Perhaps you could provide some good examples or research of successful work/life balance. I think it stems from ones reasoning on what is an ‘acceptable level’. And it seems at every socioeconomic stage this “level” changes.
1.The country club, exclusive educations, and intercontinental vacations are minimal.
2. Two week vacations, dinners, and private school.
3. Three bedroom home, mortgage and car payment.
4. Nice rental, dinner out, and an occasional show or entertainment.
5. Minimal housing, food, no dinners out, no shows, no vacations, no employment plenty of time for “love, kids, relationships” but instead the grind of existence living.
And each level below seems to think the other above is “irresponsible”.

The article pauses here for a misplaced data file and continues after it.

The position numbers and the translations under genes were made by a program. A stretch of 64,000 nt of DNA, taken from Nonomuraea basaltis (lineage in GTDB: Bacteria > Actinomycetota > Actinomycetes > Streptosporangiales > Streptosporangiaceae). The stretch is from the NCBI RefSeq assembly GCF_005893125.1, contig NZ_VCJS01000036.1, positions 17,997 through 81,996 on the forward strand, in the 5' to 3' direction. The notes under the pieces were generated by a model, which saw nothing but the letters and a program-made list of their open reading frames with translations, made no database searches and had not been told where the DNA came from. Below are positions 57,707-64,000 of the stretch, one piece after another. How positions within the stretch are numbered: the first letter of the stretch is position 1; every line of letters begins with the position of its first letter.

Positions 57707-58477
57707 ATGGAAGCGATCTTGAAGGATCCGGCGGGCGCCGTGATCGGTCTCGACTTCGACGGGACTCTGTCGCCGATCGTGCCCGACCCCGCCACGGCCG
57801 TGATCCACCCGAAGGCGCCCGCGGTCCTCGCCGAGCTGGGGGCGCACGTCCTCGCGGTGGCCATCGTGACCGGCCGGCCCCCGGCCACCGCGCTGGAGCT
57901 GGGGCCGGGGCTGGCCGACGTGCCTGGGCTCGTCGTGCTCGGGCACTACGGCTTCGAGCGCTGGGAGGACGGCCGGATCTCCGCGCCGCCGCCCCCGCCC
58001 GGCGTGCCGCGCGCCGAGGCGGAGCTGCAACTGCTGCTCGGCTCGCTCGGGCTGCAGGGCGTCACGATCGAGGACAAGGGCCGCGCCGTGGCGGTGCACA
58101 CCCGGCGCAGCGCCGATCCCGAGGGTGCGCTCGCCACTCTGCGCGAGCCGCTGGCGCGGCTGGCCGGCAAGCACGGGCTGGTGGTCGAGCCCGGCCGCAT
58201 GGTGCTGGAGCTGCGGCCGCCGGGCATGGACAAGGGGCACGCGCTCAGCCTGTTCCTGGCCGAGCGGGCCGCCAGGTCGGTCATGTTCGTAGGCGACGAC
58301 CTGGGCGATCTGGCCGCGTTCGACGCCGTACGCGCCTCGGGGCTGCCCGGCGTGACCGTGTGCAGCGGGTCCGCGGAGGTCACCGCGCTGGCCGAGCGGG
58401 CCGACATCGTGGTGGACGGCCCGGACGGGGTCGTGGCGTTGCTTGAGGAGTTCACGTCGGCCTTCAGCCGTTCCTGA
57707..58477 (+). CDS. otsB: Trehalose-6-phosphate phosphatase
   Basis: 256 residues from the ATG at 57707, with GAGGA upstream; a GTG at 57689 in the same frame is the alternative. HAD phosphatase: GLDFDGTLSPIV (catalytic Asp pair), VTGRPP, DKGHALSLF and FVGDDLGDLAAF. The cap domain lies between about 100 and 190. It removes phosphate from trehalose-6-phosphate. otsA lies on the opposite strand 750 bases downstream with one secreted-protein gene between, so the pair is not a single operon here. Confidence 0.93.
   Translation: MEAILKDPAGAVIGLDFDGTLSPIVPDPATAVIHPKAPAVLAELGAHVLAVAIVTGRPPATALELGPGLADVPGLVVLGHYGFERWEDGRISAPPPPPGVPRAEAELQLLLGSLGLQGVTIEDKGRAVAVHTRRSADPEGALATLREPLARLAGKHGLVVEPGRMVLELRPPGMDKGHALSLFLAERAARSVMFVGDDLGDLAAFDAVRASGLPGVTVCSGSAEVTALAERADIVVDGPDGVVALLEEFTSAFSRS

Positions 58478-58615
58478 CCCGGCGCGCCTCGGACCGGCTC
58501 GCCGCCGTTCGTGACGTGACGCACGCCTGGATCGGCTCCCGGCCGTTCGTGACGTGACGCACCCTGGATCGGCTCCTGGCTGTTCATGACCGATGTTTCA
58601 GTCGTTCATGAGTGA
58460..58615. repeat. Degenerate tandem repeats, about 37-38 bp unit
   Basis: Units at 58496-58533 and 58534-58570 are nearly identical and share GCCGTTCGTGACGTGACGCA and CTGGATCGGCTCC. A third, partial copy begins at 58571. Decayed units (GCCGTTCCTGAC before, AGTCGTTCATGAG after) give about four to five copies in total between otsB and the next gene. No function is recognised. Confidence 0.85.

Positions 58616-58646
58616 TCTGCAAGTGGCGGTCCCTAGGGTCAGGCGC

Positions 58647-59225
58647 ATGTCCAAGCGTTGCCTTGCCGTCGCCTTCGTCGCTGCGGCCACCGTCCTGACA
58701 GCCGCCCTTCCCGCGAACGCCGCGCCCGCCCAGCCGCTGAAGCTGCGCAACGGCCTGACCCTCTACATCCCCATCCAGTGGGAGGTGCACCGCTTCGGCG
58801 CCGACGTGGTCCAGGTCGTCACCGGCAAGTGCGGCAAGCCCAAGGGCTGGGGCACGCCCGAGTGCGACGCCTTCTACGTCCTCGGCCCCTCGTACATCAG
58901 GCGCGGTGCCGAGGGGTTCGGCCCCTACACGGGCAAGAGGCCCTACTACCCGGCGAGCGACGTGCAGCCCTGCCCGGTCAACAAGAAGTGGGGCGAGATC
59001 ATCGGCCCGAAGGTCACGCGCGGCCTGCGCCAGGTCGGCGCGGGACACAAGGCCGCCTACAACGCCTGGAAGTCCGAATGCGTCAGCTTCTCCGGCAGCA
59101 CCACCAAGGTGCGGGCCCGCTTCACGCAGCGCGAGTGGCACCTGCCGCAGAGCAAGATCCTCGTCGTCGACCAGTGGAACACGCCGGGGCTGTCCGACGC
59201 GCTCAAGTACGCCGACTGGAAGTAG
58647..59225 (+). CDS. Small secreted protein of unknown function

Great points! There are many excellent articles on work/life balance. I suggest reading “The relation between work–family balance and quality of life” Greenhaus et al. Journal of Vocational Behavior 63;3:510–531. In all these studies, the “success” of w/l balance is based on individuals self-reported happiness. There is no one-size-fits-all formula for how much leisure time vs. work time vs. family time will make you happy. I hope that my article encourages people to examine their own living patterns and make whatever changes that suit them. As the Greenhaus paper concludes, those who spend more time focused on family than work report greater overall happiness. You bring up a key point, though, in that this balance must be voluntary. A father who is unemployed and spending time at home barely surviving will likely experience more stress and unhappiness. I think the key issue is empowering people to have control over their happiness by eliminating unnecessary stressors in their lives–possessions or work obligations. Unfortunately, this is indeed a luxury many struggling people cannot afford.